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The U.S. economy was mainly driven in the past few decades by the FIRE (Finance, Insurance and Real Estate) sector. Accordingly, these sectors experienced explosive growth and formed a major portion of the overall economy. The banking industry especially, evolved into one of the main pillars of the economic growth due to its loose lending and other activities. However after the recent financial crisis, the importance of the banking industry to the economy has diminished.

The chart below shows the relative importance of the banking sector for select developed countries at the end of 2010:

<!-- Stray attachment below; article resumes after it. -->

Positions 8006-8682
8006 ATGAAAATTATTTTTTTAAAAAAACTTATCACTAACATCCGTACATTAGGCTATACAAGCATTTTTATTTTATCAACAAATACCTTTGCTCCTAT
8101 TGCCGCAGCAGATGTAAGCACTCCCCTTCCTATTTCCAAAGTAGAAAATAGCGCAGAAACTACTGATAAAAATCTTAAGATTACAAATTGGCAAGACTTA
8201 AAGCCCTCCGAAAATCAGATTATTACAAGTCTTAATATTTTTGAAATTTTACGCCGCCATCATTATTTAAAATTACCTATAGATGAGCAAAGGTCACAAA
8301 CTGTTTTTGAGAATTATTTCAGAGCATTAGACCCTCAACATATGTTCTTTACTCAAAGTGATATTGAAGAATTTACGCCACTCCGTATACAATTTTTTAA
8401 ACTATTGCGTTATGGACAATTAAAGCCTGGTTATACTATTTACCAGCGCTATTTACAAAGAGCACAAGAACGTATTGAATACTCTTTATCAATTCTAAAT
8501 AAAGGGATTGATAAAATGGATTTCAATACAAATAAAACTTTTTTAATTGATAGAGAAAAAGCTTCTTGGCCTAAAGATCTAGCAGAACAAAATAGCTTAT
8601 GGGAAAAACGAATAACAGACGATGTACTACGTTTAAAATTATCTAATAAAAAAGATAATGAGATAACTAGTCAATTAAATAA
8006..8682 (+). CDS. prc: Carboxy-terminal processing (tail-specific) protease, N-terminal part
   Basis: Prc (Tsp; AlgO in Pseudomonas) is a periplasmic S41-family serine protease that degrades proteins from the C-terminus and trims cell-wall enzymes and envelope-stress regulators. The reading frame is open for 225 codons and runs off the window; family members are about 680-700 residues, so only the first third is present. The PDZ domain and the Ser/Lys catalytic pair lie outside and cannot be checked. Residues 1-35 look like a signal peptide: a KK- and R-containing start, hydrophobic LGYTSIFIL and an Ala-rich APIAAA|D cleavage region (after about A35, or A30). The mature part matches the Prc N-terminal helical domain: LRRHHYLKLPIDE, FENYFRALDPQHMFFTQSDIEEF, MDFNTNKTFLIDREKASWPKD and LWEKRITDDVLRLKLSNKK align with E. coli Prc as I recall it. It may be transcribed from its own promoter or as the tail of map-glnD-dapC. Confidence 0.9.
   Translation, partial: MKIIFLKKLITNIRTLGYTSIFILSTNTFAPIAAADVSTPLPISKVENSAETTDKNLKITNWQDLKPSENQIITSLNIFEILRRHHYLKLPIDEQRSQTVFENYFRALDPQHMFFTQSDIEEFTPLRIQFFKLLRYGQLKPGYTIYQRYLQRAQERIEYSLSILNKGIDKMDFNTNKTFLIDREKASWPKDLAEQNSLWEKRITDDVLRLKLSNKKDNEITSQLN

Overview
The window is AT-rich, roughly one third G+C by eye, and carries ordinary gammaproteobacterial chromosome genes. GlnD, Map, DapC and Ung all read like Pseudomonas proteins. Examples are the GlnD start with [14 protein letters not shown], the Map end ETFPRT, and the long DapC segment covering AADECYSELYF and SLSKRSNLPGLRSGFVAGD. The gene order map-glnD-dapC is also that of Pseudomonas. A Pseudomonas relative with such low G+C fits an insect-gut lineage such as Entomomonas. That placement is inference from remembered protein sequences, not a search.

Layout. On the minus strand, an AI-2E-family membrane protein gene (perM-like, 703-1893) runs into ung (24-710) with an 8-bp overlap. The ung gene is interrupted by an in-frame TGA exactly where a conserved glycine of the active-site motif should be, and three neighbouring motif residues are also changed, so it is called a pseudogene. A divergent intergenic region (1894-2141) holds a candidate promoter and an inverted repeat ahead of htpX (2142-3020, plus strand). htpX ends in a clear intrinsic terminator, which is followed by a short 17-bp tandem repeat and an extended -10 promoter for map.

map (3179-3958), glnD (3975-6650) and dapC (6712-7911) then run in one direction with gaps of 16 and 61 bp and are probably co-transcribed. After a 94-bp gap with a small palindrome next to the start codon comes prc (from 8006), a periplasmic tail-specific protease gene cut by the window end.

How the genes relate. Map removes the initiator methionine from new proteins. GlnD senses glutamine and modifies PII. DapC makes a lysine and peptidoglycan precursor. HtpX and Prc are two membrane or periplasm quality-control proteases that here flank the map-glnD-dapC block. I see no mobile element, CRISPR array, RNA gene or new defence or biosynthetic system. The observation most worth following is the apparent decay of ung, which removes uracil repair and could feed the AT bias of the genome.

Click to enlarge


Source: Managing Sovereign Debt and Debt Markets through a Crisis – Practical Insights and
Policy Lessons, IMF

The experience of Iceland and Ireland shows the disastrous implications of the outsized growth of a country’s banking sector. In Iceland, financial sector assets expanded at an annual rate of over 100% in 2003 to over 1000% of GDP at the end of 2007. Similarly in Ireland, the assets of domestic amounted to five times that of the GDP at the height of the boom.

Source: Relative Importance of Banking Sector to the Overall Economy